Frosty Resignation Leaves Boris Johnson With Brexit Meltdown
(Bloomberg Opinion) -- By the time Christmas Eve rolled around last year, Brits were well tired of Brexit. The trade talks were in their 11th hour, the details were mind-numbing and the big picture had been talked to death over four years. The pandemic made the tortuous divorce between the U.K. and European Union seem frivolous. A deal clinched, Boris Johnson declared victory and heaped praise on his hard-nosed chief negotiator, David Frost.
Now it seems to be Johnson himself whom people are tired of. Brexit is no longer an electoral cash machine for the prime minister, as the shock defeat in Brexit-voting North Shropshire, a seat the Tories held for some 200 years, proved. There has been a tsunami of criticism over the prime minister’s policy judgment and integrity. And in a major blow, Frost has now resigned.
In his resignation letter, Frost urged Johnson to deliver on “the opportunities Brexit gives us” — namely to create a low-tax, lightly regulated economy. And yet, Brexit imposed economic costs and opened new fault lines within the Conservative Party that now threaten the prime minister’s leadership.
Over the past year, Brexit has lurked in the background of disputes over fish, the migrant crisis and a shortage of truck drivers. It moved to the foreground again with rancorous debates about trade rules with Northern Ireland, which had special status under the agreement that Boris Johnson made and now wants changed. Those negotiations, which threatened to blow up the entire trade deal, will continue into next year.
The economic impact of Brexit is difficult to separate from the effects of the pandemic. But where it is possible to draw some conclusions, they tally with what dispassionate observers predicted: The deal wasn’t a car crash for the economy, but it’s easy to hear that hissing sound of air leaving the tires.
Brexit was sold with the promise that, freed from EU rules and regulations, Britain could strike lucrative free trade deals to move its economy away from the stodgy old world on its doorstep and toward the mega-growth of the Asia-Pacific. Though former Trade Secretary Liz Truss (who became Foreign Secretary and is now tasked with Frost’s responsibilities) boasted some 70 trade agreements under her belt, the vast majority have been rolled over from existing EU agreements.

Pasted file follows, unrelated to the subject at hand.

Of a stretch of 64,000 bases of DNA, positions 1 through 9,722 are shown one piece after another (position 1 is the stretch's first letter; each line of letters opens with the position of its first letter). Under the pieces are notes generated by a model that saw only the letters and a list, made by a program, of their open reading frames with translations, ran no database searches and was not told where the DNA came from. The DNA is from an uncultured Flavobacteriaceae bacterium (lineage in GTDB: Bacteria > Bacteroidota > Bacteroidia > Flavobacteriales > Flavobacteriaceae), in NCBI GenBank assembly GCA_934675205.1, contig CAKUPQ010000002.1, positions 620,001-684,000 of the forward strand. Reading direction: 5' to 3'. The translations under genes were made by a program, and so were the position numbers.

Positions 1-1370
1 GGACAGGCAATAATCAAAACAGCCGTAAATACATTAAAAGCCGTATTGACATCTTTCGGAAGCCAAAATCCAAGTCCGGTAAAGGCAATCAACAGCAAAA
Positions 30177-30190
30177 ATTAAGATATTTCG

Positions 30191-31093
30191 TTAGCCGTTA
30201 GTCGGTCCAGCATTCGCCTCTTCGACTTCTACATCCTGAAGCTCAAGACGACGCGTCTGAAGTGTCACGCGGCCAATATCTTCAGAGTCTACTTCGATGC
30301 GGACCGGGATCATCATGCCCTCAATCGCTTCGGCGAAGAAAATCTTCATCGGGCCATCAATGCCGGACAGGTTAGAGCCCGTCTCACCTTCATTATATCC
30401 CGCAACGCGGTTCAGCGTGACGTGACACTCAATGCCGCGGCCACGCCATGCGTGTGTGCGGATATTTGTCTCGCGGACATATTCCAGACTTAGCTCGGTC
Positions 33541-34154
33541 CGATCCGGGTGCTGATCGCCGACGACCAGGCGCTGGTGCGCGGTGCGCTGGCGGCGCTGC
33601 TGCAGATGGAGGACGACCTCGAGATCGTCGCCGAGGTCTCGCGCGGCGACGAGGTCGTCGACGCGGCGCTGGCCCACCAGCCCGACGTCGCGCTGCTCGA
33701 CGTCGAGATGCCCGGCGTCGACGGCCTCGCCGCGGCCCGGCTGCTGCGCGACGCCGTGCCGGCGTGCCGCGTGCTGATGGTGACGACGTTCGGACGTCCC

Where new deals were struck, they provided only very modest additional benefits. The new U.K.-Australia deal hardly plants an ambitious flag for Global Britain: It’s phased in over 15 years and will add 0.02% to the U.K. economy in the long run. The U.K.-Japan trade deal will bring an estimated 0.07% of GDP over the next 15 years by the government’s own estimate. The much-vaunted U.S.-U.K trade deal is nowhere in sight. (Indeed, the U.S. made an offer to Japan to resolve disputes over steel and aluminum tariffs imposed by Donald Trump, but the U.K. has had to wait.)
Trade flows have also been impacted by the pandemic and supply-chain disruptions, but it’s also clear that U.K.-EU trade flows took a Brexit hit. In October, imports to Britain from non-EU countries were higher than EU imports for the 10th straight month. Similarly, exports to EU countries decreased while exports to non-EU countries rose. Britain is overwhelmingly a services economy, but service exports to the EU fell twice as fast as those to the rest of the world.